Regardless of sheer curiosity... A separate share is a better solution than fixing this error. Do you agree?
McKnifeAuthor Commented:
I do agree. By the way, that german thread inspired me to start this one.
Too bad we cannot win insight on what xp needs this exclusive access for and vista/7 don't.

I will leave this open for a day or so. Thank you.

PS: first hit. Normally I would have googled.
On your WIndows 2008 Domain controller
Edit your Default Domain Controllers Policy
Expand Computer Configuration\Windows Settings\Administrative Templates\System\Netlogon
Change the Netlogon and Sysvol Compatibility to enabled (2 seperate settings)
McKnifeAuthor Commented:
Hi Rbln773.

The (2-year-old) problem has been explained and solved, what's your intent?
The resolution I posted was intended for 2 purposes.

1) when someone searches they can look at this thread and see that there is an actual resolution, and not a Microsoft Recommendation that you not use the Sysvol Folder.

2) Having worked for Microsoft for 10 years, I know that Sysvol and Netlogon are actually supposed to be used for software installation.  Which is why there is an application folder under each section of the group policy under sysvol.

Windows 2008 R2 blocks XP from installing from Sysvol or Netlogon by default.   There is a policy that allows it to function like Windows 2003.   The company that I am working with now is just now converting from Windows 2003 and Windows XP.  We have new builds of XP that can no longer get software distribution policies.  So I searched.  I found this article and wasn't satisfied the answer, because I really didn't want to move my install files that had been working with XP and 2003 and work with 2008 R2 and Windows 7.  Low an behold I found the answer the the problem, and posted it.  

Now my XP boxes get their software just the way they always did.  

McKnifeAuthor Commented:
I see and fully acknowledge your reasons. But what's still missing is: what drawback has this compatibility mode you are suggesting? There has to be one.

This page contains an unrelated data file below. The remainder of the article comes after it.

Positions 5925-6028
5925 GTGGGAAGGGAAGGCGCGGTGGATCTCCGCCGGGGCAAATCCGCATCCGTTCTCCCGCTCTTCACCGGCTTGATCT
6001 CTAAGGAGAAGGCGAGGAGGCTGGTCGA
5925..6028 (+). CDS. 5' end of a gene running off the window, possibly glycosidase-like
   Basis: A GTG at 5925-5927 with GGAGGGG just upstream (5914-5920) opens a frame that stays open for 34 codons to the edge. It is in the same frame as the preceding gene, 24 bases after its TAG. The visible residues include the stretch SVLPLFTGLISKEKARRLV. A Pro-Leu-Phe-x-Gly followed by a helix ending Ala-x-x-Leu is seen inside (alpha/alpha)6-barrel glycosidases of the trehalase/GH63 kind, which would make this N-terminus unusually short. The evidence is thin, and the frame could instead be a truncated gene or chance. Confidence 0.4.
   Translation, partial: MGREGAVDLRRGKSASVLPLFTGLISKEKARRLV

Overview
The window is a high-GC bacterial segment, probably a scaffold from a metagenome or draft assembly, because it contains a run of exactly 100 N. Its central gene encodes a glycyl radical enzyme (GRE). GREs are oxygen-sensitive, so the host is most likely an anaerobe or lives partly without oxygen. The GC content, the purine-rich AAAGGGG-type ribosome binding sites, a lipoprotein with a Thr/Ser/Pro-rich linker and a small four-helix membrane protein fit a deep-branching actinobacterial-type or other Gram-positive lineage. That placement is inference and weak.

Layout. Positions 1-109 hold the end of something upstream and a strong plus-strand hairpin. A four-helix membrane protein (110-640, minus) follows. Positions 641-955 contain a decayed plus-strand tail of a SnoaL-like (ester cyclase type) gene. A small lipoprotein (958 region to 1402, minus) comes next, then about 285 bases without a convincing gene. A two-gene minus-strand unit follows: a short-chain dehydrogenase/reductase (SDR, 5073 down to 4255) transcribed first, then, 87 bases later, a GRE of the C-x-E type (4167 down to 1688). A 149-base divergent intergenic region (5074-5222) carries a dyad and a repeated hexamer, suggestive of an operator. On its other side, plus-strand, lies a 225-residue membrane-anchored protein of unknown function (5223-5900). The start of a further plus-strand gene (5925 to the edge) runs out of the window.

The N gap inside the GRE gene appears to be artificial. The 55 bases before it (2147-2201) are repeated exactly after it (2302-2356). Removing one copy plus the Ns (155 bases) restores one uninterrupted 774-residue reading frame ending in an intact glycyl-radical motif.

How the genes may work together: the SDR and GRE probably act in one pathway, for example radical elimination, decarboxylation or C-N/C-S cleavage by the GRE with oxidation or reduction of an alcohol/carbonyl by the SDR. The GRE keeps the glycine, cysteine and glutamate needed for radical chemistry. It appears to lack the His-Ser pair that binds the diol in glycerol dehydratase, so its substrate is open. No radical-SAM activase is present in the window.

Ok lets see

1) Sysvol itself was designed at least in part to deploy software through group policy. (on stop shop since Windows 2000)
2) Windows 2008 broke XP but works fine with Windows 7 and Vista (per design?)
3) Setting the GP allows both to work.

Now Microsoft wants to sell it's latest O/S which is fully compatible with Windows vista/7 so if they tie in a couple of little things (annoyances) that break functionality in XP well you can draw your own conclusion.  But rather than lose sales of their Servers theyadded a switch to allow backwards compatibility.  

I have yet to experience a drawback to making this operational for Windows XP, as a matter of fact, it actually processes faster than 2003 systems.   No errors in any of the event logs, and when I am ready and fully converted to Windows 7 I can turn it back off, and go on with life.
McKnifeAuthor Commented:
Nevermind, I'll name it myself.
See the description of the sysvol share policy:
Note: the sysvol share is a share created by the net logon service for use by group policy clients in the domain. The default behavior of the sysvol share ensures that no application with only read permission to files on the sysvol share can lock the files by requesting exclusive read access, which might prevent group policy settings from being updated on clients in the domain. When this setting is enabled, an application that relies on the ability to lock files on the sysvol share with only read permission will be able to deny group policy clients from reading the files, and in general the availability of the sysvol share on the domain will be decreased.

if you enable this policy setting, domain administrators should ensure that the only applications using the exclusive read capability in the domain are those approved by the administrator.

They don't change the behavior for better selling their OS, you can't be serious. They adjusted this to improve the availability of that shares because those cannot be changed, while the source for MSIs can be any other share.